So when you think winter has come, don’t rush to get yourself layered and closed. Please wait up; the sun comes out eventually.

9 comments

  1. “please don’t be afraid to ask your classmates to study with you”

    Is this common practice for students in the US?Here in Greece me and my buddies constantly go to libraries and study all together and I was always wondering if this happens in the US too!!By the way great post!!!One other thing I wanted to ask is if it is legal to get a part-time job especially if you have a scholarship or a fellowship (I have read that some universities don’t allow you to have a part-time job while you’re studying there).

    1. As far as getting a part-time job, your F-1 visa restricts how much you can work and at what sort of job. In general you’ll be allowed to work up to 20 hours a week when school is in session (unless work experience is part of your course of study). For your first year you can only work on campus. After that you can apply for authorization to work off campus, either for reasons of economic hardship or to gain experience in your field of study (called OPT or CPT).

      1. Hi, Jessica! Great comment, but I want to make sure that students know it’s not easy to get permission to do off-campus work on economic hardship! It’s reserved for students with real emergencies that come as a surprise.

        I’m an international student adviser at a university, and this is a confusing point for lots of students!

        1. Yeah, that’s a really good point Megan. Thanks for chiming in. What about CPT and OPT – do most students get approved for those?

  2. Hi Vangelis!! So glad that you like it:)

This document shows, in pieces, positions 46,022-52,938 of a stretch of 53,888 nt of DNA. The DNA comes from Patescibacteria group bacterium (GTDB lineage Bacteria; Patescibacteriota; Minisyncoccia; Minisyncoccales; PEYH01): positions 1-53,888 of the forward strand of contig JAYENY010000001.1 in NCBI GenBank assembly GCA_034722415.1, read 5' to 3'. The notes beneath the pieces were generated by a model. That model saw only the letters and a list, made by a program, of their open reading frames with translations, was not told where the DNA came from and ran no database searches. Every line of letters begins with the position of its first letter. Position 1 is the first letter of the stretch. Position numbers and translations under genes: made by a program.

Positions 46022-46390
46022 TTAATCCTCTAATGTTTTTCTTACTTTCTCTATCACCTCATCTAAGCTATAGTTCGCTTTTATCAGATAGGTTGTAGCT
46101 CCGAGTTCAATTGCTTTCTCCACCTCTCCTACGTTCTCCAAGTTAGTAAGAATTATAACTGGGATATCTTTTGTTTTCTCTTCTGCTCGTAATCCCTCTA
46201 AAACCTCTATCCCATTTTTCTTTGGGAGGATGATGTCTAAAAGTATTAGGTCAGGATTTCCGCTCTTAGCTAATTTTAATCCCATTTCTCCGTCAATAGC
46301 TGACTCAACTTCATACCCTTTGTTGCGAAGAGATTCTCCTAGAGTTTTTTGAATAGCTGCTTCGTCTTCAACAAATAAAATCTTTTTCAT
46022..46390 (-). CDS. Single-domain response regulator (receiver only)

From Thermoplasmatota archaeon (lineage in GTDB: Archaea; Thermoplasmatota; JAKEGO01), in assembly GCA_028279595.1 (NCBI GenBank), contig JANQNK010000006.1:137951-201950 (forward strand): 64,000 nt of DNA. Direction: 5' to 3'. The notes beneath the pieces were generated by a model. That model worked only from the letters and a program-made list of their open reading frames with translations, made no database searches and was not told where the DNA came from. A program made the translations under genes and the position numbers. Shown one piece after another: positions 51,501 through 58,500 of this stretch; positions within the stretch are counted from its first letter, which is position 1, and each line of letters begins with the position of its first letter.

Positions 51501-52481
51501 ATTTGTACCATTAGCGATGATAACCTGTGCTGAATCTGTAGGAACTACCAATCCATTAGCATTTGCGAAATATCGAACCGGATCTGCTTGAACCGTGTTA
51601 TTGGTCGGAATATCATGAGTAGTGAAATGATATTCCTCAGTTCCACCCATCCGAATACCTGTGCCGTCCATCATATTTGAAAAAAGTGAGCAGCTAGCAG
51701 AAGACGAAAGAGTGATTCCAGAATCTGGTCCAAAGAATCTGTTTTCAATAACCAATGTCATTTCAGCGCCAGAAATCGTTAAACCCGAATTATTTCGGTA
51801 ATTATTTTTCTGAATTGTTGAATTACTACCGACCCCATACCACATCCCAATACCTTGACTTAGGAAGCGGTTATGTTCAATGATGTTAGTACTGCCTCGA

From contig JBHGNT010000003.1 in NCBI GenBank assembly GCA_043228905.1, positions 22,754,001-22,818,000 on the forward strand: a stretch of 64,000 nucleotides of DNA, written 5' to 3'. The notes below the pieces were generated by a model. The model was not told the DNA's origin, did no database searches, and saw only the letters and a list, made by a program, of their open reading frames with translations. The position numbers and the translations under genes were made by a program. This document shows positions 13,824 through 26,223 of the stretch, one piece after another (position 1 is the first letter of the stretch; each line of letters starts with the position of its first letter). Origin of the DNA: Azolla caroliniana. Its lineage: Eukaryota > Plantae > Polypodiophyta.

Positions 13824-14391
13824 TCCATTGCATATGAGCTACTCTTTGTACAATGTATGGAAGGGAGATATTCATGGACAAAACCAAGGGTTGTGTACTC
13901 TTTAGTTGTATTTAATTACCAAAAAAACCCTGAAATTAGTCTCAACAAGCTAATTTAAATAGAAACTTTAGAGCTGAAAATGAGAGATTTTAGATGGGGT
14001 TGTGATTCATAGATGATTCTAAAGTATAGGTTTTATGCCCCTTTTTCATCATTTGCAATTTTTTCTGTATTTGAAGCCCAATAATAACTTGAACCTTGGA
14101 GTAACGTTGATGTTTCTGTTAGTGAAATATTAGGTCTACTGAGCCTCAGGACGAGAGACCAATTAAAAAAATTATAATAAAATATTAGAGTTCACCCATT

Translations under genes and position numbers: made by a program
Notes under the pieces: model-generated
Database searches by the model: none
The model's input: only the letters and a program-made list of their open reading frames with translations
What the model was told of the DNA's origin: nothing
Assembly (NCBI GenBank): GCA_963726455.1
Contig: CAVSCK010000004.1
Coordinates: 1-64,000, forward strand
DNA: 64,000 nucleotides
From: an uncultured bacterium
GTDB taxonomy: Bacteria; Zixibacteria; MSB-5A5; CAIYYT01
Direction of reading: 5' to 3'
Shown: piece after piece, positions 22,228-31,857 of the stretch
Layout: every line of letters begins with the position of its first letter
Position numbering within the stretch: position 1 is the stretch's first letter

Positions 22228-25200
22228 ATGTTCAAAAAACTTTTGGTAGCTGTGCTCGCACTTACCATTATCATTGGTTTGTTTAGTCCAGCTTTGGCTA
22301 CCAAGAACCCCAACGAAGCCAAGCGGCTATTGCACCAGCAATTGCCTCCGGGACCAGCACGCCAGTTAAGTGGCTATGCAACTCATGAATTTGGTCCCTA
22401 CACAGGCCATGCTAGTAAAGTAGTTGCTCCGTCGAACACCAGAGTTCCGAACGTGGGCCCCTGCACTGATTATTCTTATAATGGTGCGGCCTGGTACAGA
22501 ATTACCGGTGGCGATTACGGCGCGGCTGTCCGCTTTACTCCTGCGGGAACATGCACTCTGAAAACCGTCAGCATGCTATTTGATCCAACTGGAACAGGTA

Yes, it is common practice to study in group in the US. Not only students do that, teachers encourage you to do that as well. You don’t want to do your homework alone since it counts as part of your final score (you always want to make sure you got the right answer right?).
    And the part-time job! I do not think it is illegal to get a part-time job while having fellowship. I mean I have certain amount of fellowship (obviously far not enough), and when I applied for the part-time job, they didn’t ask me if I had scholarship or fellowship. Well, it might depend on universities, but you can always ask right?:))But I believe that whether you have scholarship or not, you can always apply for a TA position, it offers you good stipend.
    Hope that helps!:)

  3. “You don’t want to do your homework alone since it counts as part of your final score (you always want to make sure you got the right answer right?)”

    Absolutely right!!!Especially in engineering in which you are always wondering if you’ve done correctly the calculations!!!Thanks a lot for the information,it definitely helped me.As Ms.Stahl pointed out the amount of time you can work depends on your type of visa,so I guess it’s very important the type of visa you’re gonna be granted.Working seems fine as long you have adequate time to study and make your assignments!!!:)So,if you get a part-time job,how many hours will you be working daily??Like 2?

  4. Oh no, I do not work on daily basis, I work 2 shifts per week, 4 hours per shift, which means I work 8 hours per week. It doesn’t bother much and you know what, I wish I could work more!!That really is my favorite part of the weekdays:)